Philippines President Rodrigo Duterte signed the COVID-19 Vaccination Program Act of 2021 into law on Friday, giving vaccine makers indemnity if their COVID-19 vaccines cause adverse side effects.
Although the number of COVID-19 infections in Philippines is one of the highest in Asia, the Philippines is one of the last Southeastern Asian countries to receive its first set of vaccines. The COVAX facility donated 117,000 doses of the Pfizer-BioNTech vaccine, and the government planned to administer those doses mid-February. However, the delivery of those doses was delayed because of the lack of an indemnification program.
The new law signed Friday gives vaccine makers indemnity if their COVID-19 vaccines cause adverse side effects, and it expedites the vaccine procurement process. In addition to giving manufacturers immunity from lawsuits arising from the administration of the vaccine and expediting the purchase and administration of vaccines, the bill also creates an indemnity fund. This fund is to provide compensation if serious adverse effects occur, and it has 500 million pesos ($10.26 million).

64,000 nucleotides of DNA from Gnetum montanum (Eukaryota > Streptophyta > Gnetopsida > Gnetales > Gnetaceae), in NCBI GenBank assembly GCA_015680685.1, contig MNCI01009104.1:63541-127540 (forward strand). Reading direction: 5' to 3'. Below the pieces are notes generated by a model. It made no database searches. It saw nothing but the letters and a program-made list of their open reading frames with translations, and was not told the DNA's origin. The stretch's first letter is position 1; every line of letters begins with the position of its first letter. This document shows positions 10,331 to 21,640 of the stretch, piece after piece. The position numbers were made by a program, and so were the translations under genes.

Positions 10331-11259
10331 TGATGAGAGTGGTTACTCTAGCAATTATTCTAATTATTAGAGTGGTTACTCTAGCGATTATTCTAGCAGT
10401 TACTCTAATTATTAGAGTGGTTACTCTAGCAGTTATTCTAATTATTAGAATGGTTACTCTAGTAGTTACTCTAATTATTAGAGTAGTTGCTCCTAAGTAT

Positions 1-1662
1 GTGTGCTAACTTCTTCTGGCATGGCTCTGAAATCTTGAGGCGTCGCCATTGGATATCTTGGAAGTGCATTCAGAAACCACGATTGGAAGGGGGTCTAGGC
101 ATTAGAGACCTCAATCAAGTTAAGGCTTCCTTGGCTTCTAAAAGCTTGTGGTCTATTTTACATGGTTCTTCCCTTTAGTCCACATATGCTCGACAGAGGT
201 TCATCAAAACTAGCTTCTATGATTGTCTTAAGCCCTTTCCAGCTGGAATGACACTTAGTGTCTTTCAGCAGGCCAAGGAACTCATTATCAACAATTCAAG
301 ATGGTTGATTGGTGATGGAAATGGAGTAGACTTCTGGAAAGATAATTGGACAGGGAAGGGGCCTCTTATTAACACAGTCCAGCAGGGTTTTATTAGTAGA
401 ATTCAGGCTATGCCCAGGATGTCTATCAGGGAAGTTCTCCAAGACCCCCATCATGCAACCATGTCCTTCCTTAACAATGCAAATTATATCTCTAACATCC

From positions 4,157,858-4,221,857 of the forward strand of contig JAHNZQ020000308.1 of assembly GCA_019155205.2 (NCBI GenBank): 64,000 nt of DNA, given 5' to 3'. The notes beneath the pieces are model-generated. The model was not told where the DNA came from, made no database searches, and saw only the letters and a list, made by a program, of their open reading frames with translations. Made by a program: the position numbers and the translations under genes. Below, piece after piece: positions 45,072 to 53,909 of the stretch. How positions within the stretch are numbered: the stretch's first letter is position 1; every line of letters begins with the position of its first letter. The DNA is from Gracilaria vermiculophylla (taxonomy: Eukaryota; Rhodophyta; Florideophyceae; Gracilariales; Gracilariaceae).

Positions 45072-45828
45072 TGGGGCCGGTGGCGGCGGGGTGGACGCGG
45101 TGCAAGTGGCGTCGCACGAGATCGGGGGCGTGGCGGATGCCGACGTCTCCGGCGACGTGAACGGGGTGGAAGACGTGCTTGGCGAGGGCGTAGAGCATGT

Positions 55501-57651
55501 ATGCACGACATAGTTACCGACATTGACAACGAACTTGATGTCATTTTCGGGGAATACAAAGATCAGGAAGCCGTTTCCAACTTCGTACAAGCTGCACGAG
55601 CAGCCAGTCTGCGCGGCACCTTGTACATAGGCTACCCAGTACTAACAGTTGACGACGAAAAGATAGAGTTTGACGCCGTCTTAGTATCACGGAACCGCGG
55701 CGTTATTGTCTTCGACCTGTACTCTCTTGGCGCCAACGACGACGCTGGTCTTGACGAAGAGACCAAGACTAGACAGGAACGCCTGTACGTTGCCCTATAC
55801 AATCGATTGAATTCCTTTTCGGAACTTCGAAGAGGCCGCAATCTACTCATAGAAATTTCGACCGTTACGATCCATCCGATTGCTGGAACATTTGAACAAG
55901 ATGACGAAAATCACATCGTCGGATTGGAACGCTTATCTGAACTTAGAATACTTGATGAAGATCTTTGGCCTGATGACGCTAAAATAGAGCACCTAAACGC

On the passage of the bill, presidential spokesperson Harry Roque stated: “We are confident that the signing of this landmark piece of legislation would expedite the procurement and administration of vaccines for the protection against COVID-19.”
China has donated 600,000 doses of Sinovac Biotech’s vaccines, which will be delivered on Sunday. The Philippines will also begin vaccinating healthcare workers and soldiers. The Philippines is currently negotiating supply agreements with seven manufacturers for 148 million doses of COVID-19 vaccines. If these doses are obtained, two-thirds of the population in the Philippines can be vaccinated.